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### Section 9.1 : Parametric Equations and Curves

6. Eliminate the parameter for the following set of parametric equations, sketch the graph of the parametric curve and give any limits that might exist on \(x\) and \(y\).

\[x = 3\sin \left( {\frac{1}{3}t} \right)\hspace{0.5in}y = - 4\cos \left( {\frac{1}{3}t} \right)\hspace{0.25in}\hspace{0.5in}\,\,\,\,\,0 \le t \le 2\pi \]Show All Steps Hide All Steps

Start SolutionFirst, we’ll eliminate the parameter from this set of parametric equations. For this particular set of parametric equations we will make use of the well-known trig identity,

\[{\cos ^2}\left( \theta \right) + {\sin ^2}\left( \theta \right) = 1\]We can solve each of the parametric equations for sine and cosine as follows,

\[\sin \left( {\frac{1}{3}t} \right) = \frac{x}{3}\hspace{0.25in}\hspace{0.25in}\cos \left( {\frac{1}{3}t} \right) = - \frac{y}{4}\]Plugging these into the trig identity (remember the identity holds as long as the argument of both trig functions, \(\frac{1}{3}t\) in this case, is the same) gives,

\[{\left( { - \frac{y}{4}} \right)^2} + {\left( {\frac{x}{3}} \right)^2} = 1\hspace{0.25in}\hspace{0.25in} \Rightarrow \hspace{0.25in}\hspace{0.25in}\frac{{{x^2}}}{9} + \frac{{{y^2}}}{{16}} = 1\]Therefore, the parametric curve will be some or all of the ellipse above.

We have to be careful when eliminating the parameter from a set of parametric equations. The graph of the resulting equation in only \(x\) and \(y\) may or may not be the graph of the parametric curve. Often, although not always, the parametric curve will only be a portion of the curve from the equation in terms of only \(x\) and \(y\). Another situation that can happen is that the parametric curve will retrace some or all of the curve from the equation in terms of only \(x\) and \(y\) more than once.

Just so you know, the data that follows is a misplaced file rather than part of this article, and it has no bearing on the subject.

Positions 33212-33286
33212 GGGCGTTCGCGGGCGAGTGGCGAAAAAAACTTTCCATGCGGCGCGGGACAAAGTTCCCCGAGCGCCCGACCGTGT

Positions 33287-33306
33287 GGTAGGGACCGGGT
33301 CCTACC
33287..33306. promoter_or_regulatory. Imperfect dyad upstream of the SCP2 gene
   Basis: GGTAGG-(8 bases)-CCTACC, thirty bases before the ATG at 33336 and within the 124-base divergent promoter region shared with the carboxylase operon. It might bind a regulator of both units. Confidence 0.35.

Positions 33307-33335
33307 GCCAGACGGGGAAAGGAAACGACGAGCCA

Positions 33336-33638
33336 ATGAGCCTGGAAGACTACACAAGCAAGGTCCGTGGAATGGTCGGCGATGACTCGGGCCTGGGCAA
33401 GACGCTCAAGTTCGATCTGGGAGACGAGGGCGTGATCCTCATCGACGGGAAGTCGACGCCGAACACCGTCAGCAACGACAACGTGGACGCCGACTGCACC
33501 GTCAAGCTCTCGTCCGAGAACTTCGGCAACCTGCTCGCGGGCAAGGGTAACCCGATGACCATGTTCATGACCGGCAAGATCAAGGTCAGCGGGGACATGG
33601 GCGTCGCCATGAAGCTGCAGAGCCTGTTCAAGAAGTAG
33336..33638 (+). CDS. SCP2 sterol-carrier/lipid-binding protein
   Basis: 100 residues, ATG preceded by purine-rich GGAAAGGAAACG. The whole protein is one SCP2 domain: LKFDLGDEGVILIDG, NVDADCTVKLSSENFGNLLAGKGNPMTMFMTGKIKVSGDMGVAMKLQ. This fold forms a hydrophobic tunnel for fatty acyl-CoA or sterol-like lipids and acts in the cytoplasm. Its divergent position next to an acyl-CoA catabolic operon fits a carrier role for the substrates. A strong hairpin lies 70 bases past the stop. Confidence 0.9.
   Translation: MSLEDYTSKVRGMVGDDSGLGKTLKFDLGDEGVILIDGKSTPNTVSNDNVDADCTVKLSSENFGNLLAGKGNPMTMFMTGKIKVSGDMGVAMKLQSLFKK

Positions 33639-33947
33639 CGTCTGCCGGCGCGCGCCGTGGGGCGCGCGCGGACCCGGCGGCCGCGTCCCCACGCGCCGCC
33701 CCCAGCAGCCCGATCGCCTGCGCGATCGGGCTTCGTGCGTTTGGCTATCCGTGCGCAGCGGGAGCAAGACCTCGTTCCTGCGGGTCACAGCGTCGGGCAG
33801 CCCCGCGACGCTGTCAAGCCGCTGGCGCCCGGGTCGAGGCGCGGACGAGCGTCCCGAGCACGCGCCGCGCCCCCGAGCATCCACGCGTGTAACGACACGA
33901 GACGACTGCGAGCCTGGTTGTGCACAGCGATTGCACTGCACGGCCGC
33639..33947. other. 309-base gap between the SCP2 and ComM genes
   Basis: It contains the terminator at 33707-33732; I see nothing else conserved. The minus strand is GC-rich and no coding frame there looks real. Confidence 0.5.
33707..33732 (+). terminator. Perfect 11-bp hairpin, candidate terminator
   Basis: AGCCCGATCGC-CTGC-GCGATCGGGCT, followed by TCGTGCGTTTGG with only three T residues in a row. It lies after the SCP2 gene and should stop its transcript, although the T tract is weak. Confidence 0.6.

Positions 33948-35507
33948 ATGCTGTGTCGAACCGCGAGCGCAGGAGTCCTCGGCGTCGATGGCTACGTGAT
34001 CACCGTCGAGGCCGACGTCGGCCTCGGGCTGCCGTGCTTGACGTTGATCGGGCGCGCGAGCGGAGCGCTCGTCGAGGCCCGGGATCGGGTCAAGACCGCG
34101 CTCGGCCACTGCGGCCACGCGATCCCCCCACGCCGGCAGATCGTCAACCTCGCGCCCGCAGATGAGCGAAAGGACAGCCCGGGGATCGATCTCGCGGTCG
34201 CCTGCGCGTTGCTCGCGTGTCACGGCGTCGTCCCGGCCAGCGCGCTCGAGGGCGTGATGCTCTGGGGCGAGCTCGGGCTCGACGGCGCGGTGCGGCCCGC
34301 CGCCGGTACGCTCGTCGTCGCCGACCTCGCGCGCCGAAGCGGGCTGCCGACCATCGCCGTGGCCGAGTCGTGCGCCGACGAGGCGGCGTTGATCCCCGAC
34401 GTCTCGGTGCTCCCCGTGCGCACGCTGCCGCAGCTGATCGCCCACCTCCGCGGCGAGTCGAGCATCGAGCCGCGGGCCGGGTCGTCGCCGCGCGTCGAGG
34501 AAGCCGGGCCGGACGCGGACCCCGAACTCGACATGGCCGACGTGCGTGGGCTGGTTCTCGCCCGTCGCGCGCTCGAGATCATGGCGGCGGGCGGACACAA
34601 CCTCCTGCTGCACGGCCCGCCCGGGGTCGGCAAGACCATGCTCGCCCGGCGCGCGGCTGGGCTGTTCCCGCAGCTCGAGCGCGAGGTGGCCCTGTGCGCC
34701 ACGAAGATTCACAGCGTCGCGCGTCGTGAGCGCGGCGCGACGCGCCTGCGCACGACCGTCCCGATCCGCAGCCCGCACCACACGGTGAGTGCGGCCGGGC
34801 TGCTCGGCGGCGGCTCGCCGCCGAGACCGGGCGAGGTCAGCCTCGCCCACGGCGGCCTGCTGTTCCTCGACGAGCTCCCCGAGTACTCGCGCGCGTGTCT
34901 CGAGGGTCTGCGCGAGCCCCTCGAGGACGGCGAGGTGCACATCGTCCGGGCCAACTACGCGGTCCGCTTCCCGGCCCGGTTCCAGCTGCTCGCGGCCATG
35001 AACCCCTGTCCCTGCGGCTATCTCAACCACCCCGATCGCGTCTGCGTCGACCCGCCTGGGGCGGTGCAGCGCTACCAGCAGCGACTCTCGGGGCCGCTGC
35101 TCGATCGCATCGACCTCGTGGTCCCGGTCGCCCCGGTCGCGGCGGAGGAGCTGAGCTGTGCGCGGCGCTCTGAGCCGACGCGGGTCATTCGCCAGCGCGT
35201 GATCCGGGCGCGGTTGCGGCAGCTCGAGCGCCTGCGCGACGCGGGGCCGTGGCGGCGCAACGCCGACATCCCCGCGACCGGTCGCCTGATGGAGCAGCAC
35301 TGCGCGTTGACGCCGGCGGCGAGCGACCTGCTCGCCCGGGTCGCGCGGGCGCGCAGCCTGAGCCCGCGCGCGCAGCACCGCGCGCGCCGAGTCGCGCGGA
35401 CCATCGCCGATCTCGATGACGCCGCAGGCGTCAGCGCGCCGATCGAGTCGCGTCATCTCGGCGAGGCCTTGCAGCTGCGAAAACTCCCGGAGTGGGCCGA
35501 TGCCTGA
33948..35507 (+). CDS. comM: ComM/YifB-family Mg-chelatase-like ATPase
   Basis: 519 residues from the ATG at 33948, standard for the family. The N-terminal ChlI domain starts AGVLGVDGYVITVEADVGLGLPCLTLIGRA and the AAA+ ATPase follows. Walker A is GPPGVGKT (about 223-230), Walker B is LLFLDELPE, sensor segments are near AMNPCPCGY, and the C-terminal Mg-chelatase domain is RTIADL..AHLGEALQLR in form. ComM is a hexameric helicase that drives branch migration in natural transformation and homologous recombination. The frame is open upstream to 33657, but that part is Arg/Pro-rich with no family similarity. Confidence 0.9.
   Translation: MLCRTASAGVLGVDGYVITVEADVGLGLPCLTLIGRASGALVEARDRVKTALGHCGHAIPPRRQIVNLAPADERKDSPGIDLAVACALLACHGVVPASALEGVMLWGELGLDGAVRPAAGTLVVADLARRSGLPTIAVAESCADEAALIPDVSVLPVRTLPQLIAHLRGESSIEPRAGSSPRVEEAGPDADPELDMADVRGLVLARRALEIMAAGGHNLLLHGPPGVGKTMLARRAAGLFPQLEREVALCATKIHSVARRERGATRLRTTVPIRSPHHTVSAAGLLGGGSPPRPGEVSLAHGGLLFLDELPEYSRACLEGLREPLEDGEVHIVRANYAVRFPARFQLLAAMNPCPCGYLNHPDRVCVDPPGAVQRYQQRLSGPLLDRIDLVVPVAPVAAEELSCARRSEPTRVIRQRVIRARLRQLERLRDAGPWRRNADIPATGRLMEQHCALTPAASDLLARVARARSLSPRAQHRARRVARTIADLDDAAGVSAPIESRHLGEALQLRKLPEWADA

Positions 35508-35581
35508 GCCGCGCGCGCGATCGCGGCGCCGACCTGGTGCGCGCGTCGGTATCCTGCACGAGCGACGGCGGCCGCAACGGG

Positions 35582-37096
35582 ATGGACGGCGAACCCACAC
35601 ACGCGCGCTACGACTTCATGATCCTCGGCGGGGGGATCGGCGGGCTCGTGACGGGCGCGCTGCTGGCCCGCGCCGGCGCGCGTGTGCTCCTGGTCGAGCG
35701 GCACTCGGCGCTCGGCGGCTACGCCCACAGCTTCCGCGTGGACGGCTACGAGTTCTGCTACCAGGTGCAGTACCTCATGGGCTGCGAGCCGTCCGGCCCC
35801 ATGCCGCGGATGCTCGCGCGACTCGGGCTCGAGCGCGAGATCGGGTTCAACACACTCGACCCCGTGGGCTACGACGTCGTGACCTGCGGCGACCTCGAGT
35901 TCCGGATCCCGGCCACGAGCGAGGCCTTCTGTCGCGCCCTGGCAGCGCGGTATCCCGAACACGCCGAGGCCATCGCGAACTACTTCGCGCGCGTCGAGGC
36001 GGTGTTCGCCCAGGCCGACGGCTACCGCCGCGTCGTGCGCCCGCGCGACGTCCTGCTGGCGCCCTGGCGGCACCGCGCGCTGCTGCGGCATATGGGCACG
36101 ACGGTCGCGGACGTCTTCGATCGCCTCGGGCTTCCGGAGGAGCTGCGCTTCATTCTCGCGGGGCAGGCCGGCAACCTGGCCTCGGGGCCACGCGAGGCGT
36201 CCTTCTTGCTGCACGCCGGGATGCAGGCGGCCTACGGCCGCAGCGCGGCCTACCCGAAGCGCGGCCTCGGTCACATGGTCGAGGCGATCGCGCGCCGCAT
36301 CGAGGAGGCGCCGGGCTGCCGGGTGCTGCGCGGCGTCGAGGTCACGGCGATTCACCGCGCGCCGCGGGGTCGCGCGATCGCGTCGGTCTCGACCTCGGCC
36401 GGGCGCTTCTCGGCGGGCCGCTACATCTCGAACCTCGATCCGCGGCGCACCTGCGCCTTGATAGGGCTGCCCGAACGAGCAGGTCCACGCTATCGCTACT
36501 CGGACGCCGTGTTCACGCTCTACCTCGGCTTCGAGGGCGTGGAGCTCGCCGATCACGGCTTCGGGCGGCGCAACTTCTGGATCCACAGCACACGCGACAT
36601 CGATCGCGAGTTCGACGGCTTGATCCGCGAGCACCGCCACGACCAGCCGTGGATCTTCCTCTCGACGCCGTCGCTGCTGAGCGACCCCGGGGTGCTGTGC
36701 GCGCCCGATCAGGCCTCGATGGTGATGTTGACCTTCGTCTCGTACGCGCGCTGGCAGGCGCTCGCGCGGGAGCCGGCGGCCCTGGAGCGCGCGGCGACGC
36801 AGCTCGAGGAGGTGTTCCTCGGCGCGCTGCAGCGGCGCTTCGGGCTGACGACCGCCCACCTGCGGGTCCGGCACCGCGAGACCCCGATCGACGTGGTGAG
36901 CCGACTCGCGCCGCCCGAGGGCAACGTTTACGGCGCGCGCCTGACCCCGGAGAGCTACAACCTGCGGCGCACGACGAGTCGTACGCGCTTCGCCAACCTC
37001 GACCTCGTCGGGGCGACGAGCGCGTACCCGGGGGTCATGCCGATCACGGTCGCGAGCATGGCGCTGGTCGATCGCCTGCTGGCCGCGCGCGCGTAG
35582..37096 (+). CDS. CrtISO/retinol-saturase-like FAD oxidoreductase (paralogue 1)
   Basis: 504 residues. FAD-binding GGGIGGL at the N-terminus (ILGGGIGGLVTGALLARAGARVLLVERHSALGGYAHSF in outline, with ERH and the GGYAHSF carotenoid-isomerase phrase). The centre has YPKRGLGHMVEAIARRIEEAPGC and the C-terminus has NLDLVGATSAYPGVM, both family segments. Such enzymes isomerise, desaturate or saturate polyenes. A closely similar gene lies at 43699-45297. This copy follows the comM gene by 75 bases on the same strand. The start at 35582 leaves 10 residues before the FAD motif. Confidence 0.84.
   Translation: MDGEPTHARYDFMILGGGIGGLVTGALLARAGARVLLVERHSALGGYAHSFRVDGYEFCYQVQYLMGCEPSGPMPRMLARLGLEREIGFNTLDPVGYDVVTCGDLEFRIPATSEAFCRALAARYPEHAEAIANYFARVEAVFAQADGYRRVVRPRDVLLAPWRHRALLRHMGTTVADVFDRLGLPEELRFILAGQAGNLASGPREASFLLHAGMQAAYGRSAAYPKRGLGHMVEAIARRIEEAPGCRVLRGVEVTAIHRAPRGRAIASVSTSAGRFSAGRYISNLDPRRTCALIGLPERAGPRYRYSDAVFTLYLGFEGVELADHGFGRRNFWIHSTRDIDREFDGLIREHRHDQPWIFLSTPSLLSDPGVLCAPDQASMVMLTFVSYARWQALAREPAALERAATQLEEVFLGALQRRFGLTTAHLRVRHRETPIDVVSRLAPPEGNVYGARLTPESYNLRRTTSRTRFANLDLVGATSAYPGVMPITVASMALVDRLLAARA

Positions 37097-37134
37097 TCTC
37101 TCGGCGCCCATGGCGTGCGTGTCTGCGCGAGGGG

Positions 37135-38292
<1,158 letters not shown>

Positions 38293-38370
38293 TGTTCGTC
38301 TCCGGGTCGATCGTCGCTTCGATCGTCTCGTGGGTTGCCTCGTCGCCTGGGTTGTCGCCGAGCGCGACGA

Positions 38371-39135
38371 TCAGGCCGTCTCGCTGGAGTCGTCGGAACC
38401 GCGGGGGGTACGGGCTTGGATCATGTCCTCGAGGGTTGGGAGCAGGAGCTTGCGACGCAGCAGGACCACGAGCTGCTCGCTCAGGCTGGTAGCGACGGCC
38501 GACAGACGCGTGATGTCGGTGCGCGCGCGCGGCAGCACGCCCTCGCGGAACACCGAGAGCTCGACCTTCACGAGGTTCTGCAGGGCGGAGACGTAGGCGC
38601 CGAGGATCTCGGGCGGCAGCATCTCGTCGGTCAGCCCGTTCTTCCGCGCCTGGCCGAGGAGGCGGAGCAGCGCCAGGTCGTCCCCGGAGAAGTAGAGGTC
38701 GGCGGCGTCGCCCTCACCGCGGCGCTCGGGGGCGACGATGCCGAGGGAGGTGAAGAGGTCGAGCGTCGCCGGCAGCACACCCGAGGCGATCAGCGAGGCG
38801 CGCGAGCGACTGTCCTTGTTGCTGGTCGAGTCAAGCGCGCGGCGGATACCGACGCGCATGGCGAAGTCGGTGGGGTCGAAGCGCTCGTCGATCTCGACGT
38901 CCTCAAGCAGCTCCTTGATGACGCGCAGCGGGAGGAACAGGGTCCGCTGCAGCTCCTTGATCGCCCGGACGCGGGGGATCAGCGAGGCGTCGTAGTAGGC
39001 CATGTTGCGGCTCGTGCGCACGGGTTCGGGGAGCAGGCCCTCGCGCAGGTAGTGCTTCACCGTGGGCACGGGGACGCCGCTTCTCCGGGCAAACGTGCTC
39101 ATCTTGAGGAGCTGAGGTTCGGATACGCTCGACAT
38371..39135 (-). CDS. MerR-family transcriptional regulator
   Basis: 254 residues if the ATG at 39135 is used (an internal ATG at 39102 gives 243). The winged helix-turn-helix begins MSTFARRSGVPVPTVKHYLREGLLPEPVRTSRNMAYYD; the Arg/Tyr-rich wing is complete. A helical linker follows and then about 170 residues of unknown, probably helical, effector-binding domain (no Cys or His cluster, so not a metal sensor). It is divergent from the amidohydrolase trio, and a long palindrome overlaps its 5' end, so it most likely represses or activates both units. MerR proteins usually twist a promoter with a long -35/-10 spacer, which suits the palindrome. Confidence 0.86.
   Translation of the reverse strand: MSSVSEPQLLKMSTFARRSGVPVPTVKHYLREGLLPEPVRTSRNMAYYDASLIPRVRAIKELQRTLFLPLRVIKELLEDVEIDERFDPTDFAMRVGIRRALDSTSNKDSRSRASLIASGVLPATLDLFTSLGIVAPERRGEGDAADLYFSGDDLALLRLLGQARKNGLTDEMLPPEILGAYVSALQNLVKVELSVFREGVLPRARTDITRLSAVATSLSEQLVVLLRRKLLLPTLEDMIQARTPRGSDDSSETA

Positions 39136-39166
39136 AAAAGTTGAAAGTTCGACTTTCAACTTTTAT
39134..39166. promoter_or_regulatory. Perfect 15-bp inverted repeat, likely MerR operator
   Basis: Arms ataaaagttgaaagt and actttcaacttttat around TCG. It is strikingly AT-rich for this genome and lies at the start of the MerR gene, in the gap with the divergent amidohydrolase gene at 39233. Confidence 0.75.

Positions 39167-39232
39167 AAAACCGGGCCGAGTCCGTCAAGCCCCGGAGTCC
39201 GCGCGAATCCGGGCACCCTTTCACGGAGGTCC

This observation is especially important for this problem. The next few steps will help us to determine just how much of the ellipse we have and if it retraces the ellipse, or a portion of the ellipse, more than once.

Before we proceed with the rest of the problem let’s fist note that there is really no set order for doing the steps. They can often be done in different orders and in some cases may actually be easier to do in different orders. The order we’ll be following here is used simply because it is the order that I’m used to working them in. If you find a different order would be best for you then that is the order you should use.

Show Step 2At this point we can get a good idea on what the limits on \(x\) and \(y\) are going to be so let’s do that. Note that often we won’t get the actual limits on \(x\) and \(y\) in this step. All we are really finding here is the largest possible range of limits for \(x\) and \(y\). Having these can sometimes be useful for later steps and so we’ll get them here.

We can use our knowledge of sine and cosine to determine the limits on \(x\) and \(y\) as follows,